While the game is very well presented, there are a few things that you’d wish were present in the title. First of all, a co-op mode for Unsung War would’ve been amazing, just as potential online dogfighting against other gamers would’ve elevated this title into the stratosphere. As it stands now, it’s a great first person game, and does have some significant length to it, since it features more than two dozen missions, many of which are full of nice plot twists and turns. But you can only imagine how great it would’ve been with this game. Additionally, you may wish that there were some more variations on some of the missions, such as the landing or refueling side tasks that are challenging but not impossible while also providing diversity of operations.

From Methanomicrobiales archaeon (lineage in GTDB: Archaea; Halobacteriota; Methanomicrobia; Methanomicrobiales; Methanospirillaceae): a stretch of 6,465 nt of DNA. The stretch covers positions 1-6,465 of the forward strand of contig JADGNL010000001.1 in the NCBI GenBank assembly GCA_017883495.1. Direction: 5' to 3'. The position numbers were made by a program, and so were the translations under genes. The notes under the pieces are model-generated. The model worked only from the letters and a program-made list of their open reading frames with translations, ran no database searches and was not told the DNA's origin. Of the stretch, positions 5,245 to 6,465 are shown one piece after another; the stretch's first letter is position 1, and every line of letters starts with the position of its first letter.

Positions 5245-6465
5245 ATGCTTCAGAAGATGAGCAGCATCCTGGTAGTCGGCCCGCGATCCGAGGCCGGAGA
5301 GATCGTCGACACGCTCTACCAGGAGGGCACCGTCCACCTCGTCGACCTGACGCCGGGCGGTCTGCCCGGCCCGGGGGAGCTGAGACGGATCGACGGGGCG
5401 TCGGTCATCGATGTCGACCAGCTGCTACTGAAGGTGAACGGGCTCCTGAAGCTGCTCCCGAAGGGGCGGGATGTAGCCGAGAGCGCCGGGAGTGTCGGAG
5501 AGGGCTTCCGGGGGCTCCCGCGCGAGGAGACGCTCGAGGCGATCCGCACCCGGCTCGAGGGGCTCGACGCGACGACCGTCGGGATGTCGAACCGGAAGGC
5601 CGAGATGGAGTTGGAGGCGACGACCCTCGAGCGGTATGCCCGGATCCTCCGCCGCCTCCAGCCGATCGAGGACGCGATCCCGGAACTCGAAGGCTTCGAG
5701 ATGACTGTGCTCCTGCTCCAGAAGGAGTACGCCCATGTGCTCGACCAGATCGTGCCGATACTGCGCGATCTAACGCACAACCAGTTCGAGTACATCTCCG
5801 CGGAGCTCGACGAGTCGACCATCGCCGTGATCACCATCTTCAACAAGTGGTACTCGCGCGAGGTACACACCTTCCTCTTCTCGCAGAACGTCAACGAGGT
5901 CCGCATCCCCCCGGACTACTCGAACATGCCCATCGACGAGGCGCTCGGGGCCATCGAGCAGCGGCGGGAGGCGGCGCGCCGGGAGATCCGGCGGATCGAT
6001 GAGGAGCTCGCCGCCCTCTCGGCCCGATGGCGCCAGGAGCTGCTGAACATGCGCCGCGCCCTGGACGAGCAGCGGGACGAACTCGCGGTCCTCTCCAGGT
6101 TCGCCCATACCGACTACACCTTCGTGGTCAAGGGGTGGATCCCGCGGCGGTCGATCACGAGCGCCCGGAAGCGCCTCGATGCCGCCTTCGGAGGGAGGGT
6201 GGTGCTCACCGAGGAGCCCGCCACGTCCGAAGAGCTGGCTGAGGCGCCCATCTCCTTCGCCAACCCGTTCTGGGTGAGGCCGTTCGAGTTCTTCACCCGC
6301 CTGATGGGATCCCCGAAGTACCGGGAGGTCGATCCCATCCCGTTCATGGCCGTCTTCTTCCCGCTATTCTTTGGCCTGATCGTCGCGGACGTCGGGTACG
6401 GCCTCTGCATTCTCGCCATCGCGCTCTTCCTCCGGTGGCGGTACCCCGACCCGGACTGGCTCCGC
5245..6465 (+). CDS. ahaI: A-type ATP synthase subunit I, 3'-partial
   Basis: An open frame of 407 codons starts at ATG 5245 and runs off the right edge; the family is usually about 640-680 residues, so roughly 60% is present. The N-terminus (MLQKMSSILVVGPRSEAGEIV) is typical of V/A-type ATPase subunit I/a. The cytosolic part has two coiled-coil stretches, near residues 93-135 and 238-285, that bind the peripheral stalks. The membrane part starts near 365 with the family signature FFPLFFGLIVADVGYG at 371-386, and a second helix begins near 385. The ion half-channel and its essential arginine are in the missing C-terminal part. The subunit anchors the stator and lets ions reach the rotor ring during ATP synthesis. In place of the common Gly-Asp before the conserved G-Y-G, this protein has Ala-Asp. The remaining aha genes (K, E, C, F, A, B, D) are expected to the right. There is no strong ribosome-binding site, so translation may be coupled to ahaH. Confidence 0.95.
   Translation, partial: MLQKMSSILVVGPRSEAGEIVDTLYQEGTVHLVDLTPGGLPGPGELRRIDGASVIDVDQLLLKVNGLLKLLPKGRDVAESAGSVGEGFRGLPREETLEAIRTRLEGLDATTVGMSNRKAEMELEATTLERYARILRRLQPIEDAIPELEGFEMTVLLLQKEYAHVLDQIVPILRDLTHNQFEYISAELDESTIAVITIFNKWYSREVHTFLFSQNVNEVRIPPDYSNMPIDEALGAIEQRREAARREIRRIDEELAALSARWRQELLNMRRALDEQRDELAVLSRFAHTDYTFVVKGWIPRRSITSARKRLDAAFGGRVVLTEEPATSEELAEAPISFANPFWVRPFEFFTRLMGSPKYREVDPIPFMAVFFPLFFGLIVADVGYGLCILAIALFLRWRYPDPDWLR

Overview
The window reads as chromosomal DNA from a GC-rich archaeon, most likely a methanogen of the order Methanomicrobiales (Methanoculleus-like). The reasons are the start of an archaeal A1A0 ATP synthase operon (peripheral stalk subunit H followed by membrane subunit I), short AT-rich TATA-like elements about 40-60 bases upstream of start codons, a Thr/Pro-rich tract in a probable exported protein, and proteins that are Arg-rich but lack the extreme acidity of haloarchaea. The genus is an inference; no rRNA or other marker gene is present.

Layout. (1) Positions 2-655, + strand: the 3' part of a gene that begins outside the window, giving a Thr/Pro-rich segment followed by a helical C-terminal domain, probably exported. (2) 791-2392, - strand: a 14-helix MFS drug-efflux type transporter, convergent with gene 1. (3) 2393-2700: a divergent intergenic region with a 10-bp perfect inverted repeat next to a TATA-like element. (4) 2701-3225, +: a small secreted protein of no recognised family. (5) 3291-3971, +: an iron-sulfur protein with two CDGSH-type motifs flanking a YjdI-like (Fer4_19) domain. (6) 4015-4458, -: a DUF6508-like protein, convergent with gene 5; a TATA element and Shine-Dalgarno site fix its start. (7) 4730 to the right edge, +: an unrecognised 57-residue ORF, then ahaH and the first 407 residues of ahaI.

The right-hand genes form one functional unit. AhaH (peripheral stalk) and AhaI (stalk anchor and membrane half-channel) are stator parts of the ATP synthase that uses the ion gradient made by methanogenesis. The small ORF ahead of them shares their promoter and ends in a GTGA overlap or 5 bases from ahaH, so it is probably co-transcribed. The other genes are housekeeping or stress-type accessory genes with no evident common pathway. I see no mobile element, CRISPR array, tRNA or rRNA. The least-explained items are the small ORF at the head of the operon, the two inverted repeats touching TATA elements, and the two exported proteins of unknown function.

If you’ve ever been interested in a good flight sim game but haven’t really been interested in taking flying lessons, you may want to take a good hard look at Ace Combat 5: The Unsung War. Easy to pick up controls, an interesting story line and plenty of fast paced action will feed any adrenaline or action junkie’s desires. This is a great title for any PlayStation owner.

 

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Rating
90%